“Forty percent of Americans believe that Native Americans are extinct,” said Gregg Deal, Native artist and guest curator for the Longmont Museum’s newest exhibit.
Deal is a multi-disciplinary artist, activist and “disruptor” whose work is informed by his Native American identity, the museum news release states. He was invited as a guest curator for this exhibition.
The new exhibit is titled “Duality: Contemporary Works by Indigenous Artists.” To Deal, the exhibit is not about making a grand gesture but providing information and visuals to challenge the “perceptions that people have over what they think we are, how they think we exist, whether or not they think we exist,” Deal said.
Over the last 15 months, Deal and the museum’s curator Jared Thompson contacted over 15 Native American artists asking to display their work.
“We didn’t want to do a white-curated perspective on Native American art, so we tried to set up interviews with all of the artists and ask them to talk about their artwork,” Thompson said.
Deal said he has had a show like this in mind for a long time but had yet to find a venue to realize his dream.
“Longmont is really who made it happen,” Deal said. “We’re (Indigenous people) still in a place where we’re trying to have a discussion about the value of Native people and the value of our stories and the value us telling our own stories. So much of the Native narrative in America is not told by us but told by somebody else and that includes in the greater art world … Longmont saw the value.”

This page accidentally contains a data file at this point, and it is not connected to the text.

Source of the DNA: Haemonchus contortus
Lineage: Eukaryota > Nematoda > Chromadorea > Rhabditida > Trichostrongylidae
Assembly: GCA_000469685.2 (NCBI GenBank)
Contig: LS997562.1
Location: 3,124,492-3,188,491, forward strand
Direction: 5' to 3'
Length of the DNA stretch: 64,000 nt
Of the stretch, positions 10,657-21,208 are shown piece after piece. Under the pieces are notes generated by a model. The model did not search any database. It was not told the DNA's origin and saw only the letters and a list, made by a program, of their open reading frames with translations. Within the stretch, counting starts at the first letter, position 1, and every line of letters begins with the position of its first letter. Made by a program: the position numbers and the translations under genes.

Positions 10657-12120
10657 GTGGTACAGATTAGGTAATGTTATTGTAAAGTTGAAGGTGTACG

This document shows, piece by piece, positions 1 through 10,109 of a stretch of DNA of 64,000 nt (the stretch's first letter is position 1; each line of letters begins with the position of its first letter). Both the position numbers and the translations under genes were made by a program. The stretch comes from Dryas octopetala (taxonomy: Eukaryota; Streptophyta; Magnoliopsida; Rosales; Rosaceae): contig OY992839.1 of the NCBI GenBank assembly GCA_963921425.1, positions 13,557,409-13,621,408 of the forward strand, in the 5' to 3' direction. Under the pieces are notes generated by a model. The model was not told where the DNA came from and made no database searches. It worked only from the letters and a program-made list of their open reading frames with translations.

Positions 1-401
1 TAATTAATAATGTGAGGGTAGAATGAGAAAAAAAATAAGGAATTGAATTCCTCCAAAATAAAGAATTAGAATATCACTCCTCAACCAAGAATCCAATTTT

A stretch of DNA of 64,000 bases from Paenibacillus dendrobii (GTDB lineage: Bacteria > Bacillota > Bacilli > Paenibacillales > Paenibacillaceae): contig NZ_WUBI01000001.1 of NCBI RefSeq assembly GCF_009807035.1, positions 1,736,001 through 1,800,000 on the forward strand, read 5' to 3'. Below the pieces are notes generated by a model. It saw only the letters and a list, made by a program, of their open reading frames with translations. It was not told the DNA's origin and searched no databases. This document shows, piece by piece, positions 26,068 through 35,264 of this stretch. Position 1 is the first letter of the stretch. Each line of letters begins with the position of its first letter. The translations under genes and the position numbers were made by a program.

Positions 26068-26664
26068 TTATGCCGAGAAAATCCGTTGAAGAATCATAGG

The exhibit will feature contemporary art created by Native American and Indigenous artists, a genre of the art world that isn’t fully recognized, Deal said.
“So much of Native art is — through American perception or Western perception — rooted in commodification that it has specific things behind it like it has to be pottery or baskets or blankets or beadwork. It has to be all these textiles. There’s this rich, rich artistic practice within the contemporary Native art scene in the middle of an articulation of an Indigenous experience,” Deal said.
“It may be overt and it may not be overt. And when you consider Native artists to sort of be a unique group or subset of the art world that has been almost entirely dictated by the perception of our existence and not the reality of our existence, a show like this is incredibly exciting,” Deal added.
According to Deal, what makes these contemporary pieces so unique is that the Native artists are creating their art on their homelands and not far separated from their identity.
The museum will open its newest exhibit, “Duality: Contemporary Works by Indigenous Artists,” on Friday. It will be on display until May 14.
It will highlight the resurgence of contemporary art for Native people in recent years, a news release from the museum states.
Virgil Ortiz, Nicholas Galanin, JayCee Beyale, Danielle SeeWalker, Cannupa Hanska Luger, Natani Notah, April Holder, Gregg Deal, Chelsea Kaiah, Steven Yazzie and Deal are among the artists whose work will be on display.
The Longmont Museum is supplementing the exhibit with other events to allow patrons the opportunity to dive into the discussion further, said Joan Harrold, spokesperson for the museum. These events include performances, film screenings and talks. A list of events can be found here.